My wife, May, was diagnosed with breast cancer in 2005 at age 39. In 2015, after being diagnosed with pancreatic cancer, she underwent a Whipple procedure, whereby some of her pancreas, small intestine, stomach and other parts were removed.
We moved to Hilo from Rhode Island, and designed and built our house, a project that began in 2014. After laying out the initial floor plan, May added a sunroom. That was her room — by hers, I mean that was the room she expected her hospital bed to be put into. She knew she was destined for an untimely — and probably unpleasant — death, and she wanted to be able to see the sun and feel the breeze while it happened. If she had to die, it was clear May desperately wanted to do it at home. We moved into our house on Thanksgiving week in 2017.
For nearly two months, I helped her walk, eat, drink, medicate, bathe and desperately try to sleep. I wish I knew about hospice early in my wife’s disease progression. You always think — “I don’t need any help, I can handle this.” I didn’t want to admit it, but the fatigue and overwhelm swiftly brought me to my knees.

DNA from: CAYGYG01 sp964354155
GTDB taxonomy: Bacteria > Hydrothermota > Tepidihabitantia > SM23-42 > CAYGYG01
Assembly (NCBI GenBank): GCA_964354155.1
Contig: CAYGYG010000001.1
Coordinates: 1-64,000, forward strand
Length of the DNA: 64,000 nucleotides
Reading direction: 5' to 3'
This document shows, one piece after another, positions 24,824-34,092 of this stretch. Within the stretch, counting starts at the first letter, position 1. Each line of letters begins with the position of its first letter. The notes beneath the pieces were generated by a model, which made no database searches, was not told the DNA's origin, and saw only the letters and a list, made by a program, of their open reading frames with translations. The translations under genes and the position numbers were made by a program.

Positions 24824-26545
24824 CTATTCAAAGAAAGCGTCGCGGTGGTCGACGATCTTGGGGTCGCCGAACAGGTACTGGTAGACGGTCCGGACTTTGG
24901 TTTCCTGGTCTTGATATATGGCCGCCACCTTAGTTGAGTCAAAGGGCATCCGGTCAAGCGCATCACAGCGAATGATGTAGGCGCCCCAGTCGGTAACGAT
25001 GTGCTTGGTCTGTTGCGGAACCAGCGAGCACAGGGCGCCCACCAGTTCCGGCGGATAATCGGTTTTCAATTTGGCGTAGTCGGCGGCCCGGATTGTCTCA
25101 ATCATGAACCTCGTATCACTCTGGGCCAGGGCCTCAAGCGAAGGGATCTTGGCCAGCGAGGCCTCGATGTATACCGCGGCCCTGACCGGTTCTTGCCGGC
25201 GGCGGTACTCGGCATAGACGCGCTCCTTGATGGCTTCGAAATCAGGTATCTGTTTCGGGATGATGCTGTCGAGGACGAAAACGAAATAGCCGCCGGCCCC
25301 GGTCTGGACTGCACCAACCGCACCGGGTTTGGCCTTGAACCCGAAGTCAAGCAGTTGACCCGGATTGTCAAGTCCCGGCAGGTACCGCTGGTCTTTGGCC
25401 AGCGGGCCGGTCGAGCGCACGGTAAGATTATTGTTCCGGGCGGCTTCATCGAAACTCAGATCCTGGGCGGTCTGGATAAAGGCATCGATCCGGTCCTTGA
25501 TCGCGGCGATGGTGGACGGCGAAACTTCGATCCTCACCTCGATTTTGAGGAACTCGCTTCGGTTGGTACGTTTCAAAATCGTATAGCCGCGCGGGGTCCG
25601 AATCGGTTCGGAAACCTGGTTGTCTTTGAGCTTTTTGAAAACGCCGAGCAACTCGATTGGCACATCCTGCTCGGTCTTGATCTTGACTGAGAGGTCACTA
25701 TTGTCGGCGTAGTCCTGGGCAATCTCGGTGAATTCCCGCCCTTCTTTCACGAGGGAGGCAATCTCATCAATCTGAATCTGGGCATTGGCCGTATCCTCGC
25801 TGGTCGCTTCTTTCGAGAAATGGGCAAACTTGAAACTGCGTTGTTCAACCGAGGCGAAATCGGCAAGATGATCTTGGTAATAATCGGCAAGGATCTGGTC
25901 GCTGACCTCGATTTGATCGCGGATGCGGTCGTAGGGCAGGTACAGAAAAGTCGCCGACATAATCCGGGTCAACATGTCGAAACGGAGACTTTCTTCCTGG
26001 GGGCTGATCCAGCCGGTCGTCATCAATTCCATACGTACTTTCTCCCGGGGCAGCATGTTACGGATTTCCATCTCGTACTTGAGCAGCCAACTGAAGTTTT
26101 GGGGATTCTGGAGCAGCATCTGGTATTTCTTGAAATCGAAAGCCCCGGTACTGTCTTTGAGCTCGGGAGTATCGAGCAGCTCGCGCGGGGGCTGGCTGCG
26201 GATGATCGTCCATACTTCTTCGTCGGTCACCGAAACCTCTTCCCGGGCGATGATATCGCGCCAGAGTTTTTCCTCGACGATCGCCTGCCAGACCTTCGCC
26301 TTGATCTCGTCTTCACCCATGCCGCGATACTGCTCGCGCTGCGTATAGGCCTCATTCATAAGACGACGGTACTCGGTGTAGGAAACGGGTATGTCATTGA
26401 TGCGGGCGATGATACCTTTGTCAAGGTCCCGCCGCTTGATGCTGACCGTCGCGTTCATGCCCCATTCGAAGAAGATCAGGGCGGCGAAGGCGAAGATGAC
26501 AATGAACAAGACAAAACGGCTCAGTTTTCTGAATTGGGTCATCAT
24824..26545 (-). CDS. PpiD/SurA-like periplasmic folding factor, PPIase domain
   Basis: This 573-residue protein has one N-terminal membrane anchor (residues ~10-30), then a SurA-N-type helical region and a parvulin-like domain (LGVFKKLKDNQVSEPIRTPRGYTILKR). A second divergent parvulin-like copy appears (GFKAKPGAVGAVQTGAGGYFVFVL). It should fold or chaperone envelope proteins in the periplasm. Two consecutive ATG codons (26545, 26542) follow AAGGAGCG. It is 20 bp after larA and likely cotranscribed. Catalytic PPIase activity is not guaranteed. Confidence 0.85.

I finally made the call. May began receiving weekly visits at our home from a hospice nurse. The night of Jan. 22, May woke more than 10 times. I finally admitted to myself that I could no longer go on. When May got up, I told her that I thought it was time to switch to hospice inpatient care. She immediately agreed — I realized later that she had arrived at that conclusion independently, and she had been waiting for me to arrive at that decision, too. May was essentially free from pain and nausea, and she stayed that way for the next 13 days. I was able to be with her, but also, finally, mercifully, able to get some sleep, too.
In October, for our 20th wedding anniversary, we had been snorkeling off Maui. Less than four months later, on Feb. 3, 2019 — a Sunday — May fell asleep for the last time. She finally left me just before 1am Wednesday while I slept on the sofa in her room.
I have few regrets. However, I wish with all my heart that we had moved her into hospice’s inpatient care earlier than we did. Yes, I was capable of caring for her, but she needed the professional care, facilities and specialized medication only hospice could provide. The people and the facility were magnificent. Hospice care was created to eliminate “terminal suffering.” I wish I understood that sooner. The peaceful look on May’s face as she slipped away confirmed that hospice was indeed, the best decision I ever made.